Built in 1540, the Château de Briat is a former hunting manor commissioned by Queen Jeanne d’Albret for her son Henri de Navarre, later Henri IV King of France.
The Briat estate, where armagnac has been produced for centuries, changed ownership several times until 1864, when it was taken over by Raoul de Pichon Longueville.
The present "Château de Briat" label was created by Baron Raoul de Pichon-Longueville, the maternal ancestor of the current owner Stéphane de Luze.
Briat is planted with eight hectares of vines : Folle Blanche(45%), Baco 22 A (38%) and Colombard (17%). Yield are strictly limited in order to get consistent wines, rich in matter and aromas. The care of the vine, vinification, distillation and raising in cask are particularly well adapted as we always tend to search for the utmost authenticity of each vine. Depending on the year, around fifteen to twenty casks are distilled and raised in new oak for three years and then transferred in tannin less cask for another fifteen years.
Reaching their golden age, around twenty years, BRIAT vines now give the best grapes, being on the Red Sands soils.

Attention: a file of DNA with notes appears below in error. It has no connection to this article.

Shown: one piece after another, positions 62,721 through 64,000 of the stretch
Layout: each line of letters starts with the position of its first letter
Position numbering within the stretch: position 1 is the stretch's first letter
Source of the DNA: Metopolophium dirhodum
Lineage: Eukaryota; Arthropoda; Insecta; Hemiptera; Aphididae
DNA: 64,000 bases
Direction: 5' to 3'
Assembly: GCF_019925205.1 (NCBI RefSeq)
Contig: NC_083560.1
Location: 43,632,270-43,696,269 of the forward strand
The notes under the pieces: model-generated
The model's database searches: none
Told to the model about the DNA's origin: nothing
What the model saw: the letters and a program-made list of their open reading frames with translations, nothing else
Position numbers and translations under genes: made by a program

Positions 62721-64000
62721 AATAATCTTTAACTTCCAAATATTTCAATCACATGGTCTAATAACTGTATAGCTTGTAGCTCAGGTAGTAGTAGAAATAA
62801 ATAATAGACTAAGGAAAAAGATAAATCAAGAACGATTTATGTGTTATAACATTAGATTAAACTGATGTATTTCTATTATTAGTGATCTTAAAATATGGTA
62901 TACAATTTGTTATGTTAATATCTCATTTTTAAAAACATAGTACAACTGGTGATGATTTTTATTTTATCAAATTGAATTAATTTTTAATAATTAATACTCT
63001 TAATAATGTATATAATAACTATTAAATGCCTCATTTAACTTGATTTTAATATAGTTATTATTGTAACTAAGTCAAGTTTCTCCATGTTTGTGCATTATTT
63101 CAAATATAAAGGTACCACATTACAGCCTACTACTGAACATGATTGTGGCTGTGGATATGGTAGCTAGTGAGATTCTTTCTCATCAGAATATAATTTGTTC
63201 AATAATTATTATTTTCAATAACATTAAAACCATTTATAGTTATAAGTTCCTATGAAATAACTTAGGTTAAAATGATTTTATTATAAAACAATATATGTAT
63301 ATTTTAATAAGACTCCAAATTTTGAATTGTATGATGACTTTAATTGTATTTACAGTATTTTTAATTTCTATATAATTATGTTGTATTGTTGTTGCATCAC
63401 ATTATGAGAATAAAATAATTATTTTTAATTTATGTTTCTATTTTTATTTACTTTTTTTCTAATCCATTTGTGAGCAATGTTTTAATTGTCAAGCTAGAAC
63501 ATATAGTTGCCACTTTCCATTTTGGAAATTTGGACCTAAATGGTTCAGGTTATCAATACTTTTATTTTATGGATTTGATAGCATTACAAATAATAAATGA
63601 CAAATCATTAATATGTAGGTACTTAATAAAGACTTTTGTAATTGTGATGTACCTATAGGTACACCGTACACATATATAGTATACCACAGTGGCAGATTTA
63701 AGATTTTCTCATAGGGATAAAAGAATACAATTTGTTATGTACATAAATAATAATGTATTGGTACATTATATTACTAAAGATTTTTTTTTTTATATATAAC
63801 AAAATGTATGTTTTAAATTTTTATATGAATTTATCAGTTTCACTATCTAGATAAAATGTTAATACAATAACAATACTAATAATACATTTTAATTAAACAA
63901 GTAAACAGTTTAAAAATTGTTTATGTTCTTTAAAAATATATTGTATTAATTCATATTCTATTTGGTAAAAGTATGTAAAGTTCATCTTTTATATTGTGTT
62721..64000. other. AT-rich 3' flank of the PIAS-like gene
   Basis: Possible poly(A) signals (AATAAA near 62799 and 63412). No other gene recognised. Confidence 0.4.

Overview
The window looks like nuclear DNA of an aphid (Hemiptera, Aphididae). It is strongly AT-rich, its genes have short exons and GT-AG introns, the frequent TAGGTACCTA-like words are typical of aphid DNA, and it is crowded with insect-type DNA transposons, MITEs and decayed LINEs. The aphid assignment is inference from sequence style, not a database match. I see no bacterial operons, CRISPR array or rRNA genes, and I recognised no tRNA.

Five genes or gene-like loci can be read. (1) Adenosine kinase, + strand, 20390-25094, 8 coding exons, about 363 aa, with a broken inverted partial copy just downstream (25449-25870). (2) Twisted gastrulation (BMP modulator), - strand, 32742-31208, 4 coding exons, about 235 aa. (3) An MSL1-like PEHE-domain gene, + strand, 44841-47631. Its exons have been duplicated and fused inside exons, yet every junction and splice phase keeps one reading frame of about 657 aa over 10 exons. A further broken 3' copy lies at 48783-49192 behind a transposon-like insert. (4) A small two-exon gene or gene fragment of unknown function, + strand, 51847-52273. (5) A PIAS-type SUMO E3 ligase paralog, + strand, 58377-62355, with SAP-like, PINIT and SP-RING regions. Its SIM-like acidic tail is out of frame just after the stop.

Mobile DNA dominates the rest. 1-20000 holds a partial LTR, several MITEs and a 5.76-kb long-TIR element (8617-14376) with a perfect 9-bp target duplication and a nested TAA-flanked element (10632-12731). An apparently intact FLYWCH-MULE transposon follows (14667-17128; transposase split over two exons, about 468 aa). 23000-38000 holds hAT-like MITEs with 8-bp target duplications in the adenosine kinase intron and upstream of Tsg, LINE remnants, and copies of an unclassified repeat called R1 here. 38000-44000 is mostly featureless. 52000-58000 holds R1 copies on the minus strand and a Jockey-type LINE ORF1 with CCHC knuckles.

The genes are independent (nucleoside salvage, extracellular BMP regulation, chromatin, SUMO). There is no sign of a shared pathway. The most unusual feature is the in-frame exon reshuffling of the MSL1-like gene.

Distillation is achieved with a seven coper plate still, wood heated, built in late 1890’s. The whole process usually last five to six days in november and produce between three to twenty casks of 420 litres at 53° each, depending on the climat and economic needs.
The Bas Armagnac will lie for three years in new gascony oak cask before being transferred to old cask with less tannin for another fifteen years. Wine is pumped from our tanks into the still it flows by gravity into the heating part of the still ans passes through the coper plates already carying up the armagnac vapors before ending at the bottom where it is boiled. Vapors condensate when they reach the highest part of the still, and the armagnac flows in the serpentine through the cold wine to finish in the barrel.